Molly Rowe owns FirstLight Home Care of Salem, MA with her husband, Steve, and lives in Swampscott with their two sons.
Of all the things that baffled us about our dad’s (my dad-in-law’s) behavior in the last few years of his life, there’s one thing that stands out most of all. It wasn’t that he started freezing all his food (including his butter) or sleeping in a chair every night. It was that he stopped doing crossword puzzles.
Crossword puzzles were a mainstay in his house after his wife died of cancer in 1991. He had a special clipboard for the weekly puzzle, a favorite pencil, and seemed to savor the process of solving them. On holidays, we’d pass the clipboard around in a group effort to finish the puzzle (I’m embarrassed to admit it sometimes took all five of us).
Looking back, this simple change could have had major implications but we didn’t think about it at the time. It may have been that he was having memory trouble or problems coming up with the words. It may have been his eyes were bothering him or his hand was shaking too much to write. Or it may just have been he was depressed—probably the most likely reason—after he suffered a heart attack and turned 80.
Such a simple thing—those crossword puzzles—not exactly saving the world, but they may have been his reason for getting out of bed (or out of his chair) each day. The end of those puzzles marked a turn in his aging. And an end to what some call a “purpose-filled life.”
When you’re caring for someone, giving his life “purpose” often takes a backseat to providing care. You’re just trying to get him (and you) through the basic parts of daily living. But, while maintaining that purpose gets harder and harder, especially if your loved one lives alone, having a purpose makes them live longer, healthier lives.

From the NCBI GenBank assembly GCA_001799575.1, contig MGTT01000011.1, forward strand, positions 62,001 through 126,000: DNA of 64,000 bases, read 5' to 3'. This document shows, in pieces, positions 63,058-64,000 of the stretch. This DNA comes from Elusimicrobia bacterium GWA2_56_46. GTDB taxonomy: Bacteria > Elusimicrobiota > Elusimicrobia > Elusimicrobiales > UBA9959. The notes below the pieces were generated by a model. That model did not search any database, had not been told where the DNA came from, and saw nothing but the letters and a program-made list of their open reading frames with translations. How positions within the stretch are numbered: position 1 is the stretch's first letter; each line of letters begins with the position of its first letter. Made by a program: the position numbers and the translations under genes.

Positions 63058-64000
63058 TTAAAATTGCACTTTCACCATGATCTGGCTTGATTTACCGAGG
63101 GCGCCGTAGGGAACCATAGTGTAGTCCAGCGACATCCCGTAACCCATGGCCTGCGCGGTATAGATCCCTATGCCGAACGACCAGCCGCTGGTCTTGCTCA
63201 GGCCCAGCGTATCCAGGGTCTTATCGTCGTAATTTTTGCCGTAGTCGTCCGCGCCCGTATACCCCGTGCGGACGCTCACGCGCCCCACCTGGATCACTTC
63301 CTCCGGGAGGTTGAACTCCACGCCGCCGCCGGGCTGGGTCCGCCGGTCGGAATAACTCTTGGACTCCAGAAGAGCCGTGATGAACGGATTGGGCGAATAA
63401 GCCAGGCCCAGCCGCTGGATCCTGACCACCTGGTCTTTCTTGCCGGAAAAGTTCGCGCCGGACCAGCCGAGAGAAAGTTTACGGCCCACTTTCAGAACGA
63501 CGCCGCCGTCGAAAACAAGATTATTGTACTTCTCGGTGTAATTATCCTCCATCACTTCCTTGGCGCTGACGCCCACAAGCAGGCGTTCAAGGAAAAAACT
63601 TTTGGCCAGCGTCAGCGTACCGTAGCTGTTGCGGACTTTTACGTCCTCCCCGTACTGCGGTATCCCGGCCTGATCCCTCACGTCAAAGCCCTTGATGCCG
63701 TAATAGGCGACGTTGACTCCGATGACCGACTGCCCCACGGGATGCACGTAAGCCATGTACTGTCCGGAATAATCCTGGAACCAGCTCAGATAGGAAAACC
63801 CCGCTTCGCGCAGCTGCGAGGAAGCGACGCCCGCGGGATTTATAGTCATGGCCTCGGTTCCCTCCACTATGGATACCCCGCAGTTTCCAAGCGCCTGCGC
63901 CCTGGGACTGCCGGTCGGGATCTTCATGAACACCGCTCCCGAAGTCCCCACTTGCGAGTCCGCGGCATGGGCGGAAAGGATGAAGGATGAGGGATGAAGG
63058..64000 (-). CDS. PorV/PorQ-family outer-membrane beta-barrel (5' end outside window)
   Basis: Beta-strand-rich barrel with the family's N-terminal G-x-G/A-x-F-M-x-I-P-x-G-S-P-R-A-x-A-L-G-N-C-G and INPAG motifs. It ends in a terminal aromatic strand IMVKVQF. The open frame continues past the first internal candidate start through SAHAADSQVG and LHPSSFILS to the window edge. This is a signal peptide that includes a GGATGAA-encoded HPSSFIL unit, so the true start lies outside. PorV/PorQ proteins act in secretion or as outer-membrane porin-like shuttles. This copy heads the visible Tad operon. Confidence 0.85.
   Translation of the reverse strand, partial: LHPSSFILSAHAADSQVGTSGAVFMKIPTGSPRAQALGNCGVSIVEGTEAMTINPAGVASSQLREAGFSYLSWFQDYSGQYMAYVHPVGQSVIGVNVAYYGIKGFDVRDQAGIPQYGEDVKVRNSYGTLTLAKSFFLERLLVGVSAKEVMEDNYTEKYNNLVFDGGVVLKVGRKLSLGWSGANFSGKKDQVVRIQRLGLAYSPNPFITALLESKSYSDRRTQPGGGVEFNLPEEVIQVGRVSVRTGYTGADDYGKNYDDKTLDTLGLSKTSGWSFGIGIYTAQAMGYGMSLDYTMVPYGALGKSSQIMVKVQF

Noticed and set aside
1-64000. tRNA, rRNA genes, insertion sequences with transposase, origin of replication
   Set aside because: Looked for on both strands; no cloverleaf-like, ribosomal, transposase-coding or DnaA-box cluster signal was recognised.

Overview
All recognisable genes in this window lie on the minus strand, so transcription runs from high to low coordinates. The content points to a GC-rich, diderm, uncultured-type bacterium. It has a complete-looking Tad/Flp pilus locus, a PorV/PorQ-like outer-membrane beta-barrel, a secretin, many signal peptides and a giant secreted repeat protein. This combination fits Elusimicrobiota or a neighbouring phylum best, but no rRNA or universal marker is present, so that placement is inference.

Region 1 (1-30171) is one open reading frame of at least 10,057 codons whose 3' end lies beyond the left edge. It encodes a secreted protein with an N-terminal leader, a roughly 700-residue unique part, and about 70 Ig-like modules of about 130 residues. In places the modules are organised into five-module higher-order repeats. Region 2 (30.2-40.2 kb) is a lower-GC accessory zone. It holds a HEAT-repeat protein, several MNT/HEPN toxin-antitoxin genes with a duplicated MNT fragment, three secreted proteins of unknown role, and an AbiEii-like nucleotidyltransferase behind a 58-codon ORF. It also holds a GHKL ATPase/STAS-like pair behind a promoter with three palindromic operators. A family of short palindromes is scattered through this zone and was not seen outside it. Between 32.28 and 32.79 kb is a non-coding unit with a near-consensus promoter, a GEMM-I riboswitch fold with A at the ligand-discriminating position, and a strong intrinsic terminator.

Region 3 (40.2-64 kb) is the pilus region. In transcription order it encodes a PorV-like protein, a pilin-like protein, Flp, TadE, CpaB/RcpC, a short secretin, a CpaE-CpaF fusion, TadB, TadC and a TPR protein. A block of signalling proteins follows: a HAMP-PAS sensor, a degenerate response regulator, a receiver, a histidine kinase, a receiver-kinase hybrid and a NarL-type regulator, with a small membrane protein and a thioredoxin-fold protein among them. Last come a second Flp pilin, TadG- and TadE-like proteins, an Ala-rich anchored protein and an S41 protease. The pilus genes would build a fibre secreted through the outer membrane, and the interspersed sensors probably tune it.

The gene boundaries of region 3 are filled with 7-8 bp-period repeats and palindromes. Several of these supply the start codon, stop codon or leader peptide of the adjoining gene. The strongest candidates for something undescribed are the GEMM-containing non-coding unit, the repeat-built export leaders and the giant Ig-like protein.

So, what can you do to ensure your parent or other aging loved one has that purpose? If he is well enough to leave the home, he could be well enough to volunteer. Volunteering doesn’t have to be standing on her feet for six hours, serving soup. It could be reading books to kids at the YMCA preschool, manning the welcome gate at Winter Island, or greeting people at church.
There are a ton of fun resources at the Swampscott Senior Center where seniors can play poker, for example, and connect with friends. (And if your mom or dad doesn’t drive, there are many local people, including FirstLight, who will help get them ready, drive them there, and stay until they’re done.)
If your parent or loved one isn’t well enough to venture out, there are other things you can do at home.
Our nurse tells the story of her mother-in-law who suffered from dementia and often got agitated when she came to visit. They discovered that keeping a basket of unfolded laundry (socks, pillow cases, towels, etc.) on hand relaxed her. Folding laundry became her purpose.
Maybe gardening is a passion, but your mom is no longer well enough to spend hours kneeling in the backyard. You could recreate a “garden” in standing bins or pots. Or if your dad loved bowling or golf, you might check out the Wii versions of these games. Obviously the “purpose” depends on your loved one’s health, physical abilities, and interests, but there are a million ideas if you’re creative.
And, if like us, you start noticing a big change in your parent—an absence of something simple but consistent like crossword puzzles—it’s worth exploring. I never asked my father-in-law why he stopped his crosswords, but now I wonder what it would have revealed if I did.
This article was originally posted in the Swampscott Reporter. FirstLight Home Care of Salem, MA provides non-medical in-home care to adults in Swampscott, Marblehead, Lynn, Salem, Peabody, Danvers, Beverly, and Lynnfield. For more information on the senior care resources in your area and tips for initiating those tough conversations, please visit FirstLight’s website at www.firstlighthomecare.com or contact us at email@example.com.